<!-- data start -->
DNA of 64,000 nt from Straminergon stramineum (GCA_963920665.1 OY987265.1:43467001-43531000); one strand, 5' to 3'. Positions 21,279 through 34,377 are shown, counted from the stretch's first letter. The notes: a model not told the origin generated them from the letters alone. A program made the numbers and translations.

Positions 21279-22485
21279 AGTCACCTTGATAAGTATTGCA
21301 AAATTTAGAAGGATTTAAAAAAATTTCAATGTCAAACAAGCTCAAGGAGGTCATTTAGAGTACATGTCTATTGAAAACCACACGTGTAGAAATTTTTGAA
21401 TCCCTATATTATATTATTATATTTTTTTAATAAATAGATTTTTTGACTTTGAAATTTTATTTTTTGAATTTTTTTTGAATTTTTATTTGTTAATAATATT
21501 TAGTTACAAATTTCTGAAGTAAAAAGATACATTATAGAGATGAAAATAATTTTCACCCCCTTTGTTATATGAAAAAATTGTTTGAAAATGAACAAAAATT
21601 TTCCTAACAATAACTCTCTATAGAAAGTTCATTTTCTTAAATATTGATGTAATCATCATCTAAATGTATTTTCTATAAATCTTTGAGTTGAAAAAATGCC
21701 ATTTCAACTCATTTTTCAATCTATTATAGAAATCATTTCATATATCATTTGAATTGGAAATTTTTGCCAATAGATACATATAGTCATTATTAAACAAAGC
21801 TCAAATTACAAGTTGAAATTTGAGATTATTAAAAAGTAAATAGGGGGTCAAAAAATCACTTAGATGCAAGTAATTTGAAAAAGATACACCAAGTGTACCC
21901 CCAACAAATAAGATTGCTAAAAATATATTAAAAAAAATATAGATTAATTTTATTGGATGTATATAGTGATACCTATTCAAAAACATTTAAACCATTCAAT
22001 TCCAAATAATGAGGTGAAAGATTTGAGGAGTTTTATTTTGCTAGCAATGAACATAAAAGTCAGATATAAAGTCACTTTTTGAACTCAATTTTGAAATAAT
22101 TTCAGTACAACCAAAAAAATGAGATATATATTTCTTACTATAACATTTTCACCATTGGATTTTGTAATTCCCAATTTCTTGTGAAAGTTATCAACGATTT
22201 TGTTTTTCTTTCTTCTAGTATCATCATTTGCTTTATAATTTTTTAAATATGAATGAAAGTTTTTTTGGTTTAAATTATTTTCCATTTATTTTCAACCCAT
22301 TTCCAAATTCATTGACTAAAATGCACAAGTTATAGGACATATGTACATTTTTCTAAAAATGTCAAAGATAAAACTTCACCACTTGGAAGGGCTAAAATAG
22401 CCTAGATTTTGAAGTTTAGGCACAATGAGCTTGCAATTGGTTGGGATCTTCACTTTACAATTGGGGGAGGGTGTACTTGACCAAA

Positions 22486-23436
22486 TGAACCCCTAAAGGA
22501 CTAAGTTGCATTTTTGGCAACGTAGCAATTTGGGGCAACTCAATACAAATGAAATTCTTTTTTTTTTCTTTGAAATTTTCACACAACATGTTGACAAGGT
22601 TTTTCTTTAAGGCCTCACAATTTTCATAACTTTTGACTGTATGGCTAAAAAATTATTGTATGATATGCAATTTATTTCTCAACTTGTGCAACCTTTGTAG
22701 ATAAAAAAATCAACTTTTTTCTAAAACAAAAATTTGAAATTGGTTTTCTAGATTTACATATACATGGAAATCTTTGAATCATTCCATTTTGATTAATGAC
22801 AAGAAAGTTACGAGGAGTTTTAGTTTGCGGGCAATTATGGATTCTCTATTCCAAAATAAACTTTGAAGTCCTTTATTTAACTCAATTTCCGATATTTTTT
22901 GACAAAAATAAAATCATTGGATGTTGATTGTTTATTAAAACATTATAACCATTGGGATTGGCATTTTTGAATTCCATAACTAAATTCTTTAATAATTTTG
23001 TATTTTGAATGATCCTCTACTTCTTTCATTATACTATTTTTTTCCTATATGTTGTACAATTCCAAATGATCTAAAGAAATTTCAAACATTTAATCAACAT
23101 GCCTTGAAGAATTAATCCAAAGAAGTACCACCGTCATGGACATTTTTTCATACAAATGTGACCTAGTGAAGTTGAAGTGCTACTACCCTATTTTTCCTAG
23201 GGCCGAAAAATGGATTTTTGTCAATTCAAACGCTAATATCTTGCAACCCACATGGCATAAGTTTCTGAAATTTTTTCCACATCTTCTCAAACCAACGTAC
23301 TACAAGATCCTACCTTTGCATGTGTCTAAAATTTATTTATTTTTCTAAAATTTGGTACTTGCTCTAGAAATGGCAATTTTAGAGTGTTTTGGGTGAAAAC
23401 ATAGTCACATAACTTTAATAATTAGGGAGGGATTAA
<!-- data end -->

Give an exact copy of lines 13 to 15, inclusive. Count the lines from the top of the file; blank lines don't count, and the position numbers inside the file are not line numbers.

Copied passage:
22201 TGTTTTTCTTTCTTCTAGTATCATCATTTGCTTTATAATTTTTTAAATATGAATGAAAGTTTTTTTGGTTTAAATTATTTTCCATTTATTTTCAACCCAT
22301 TTCCAAATTCATTGACTAAAATGCACAAGTTATAGGACATATGTACATTTTTCTAAAAATGTCAAAGATAAAACTTCACCACTTGGAAGGGCTAAAATAG
22401 CCTAGATTTTGAAGTTTAGGCACAATGAGCTTGCAATTGGTTGGGATCTTCACTTTACAATTGGGGGAGGGTGTACTTGACCAAA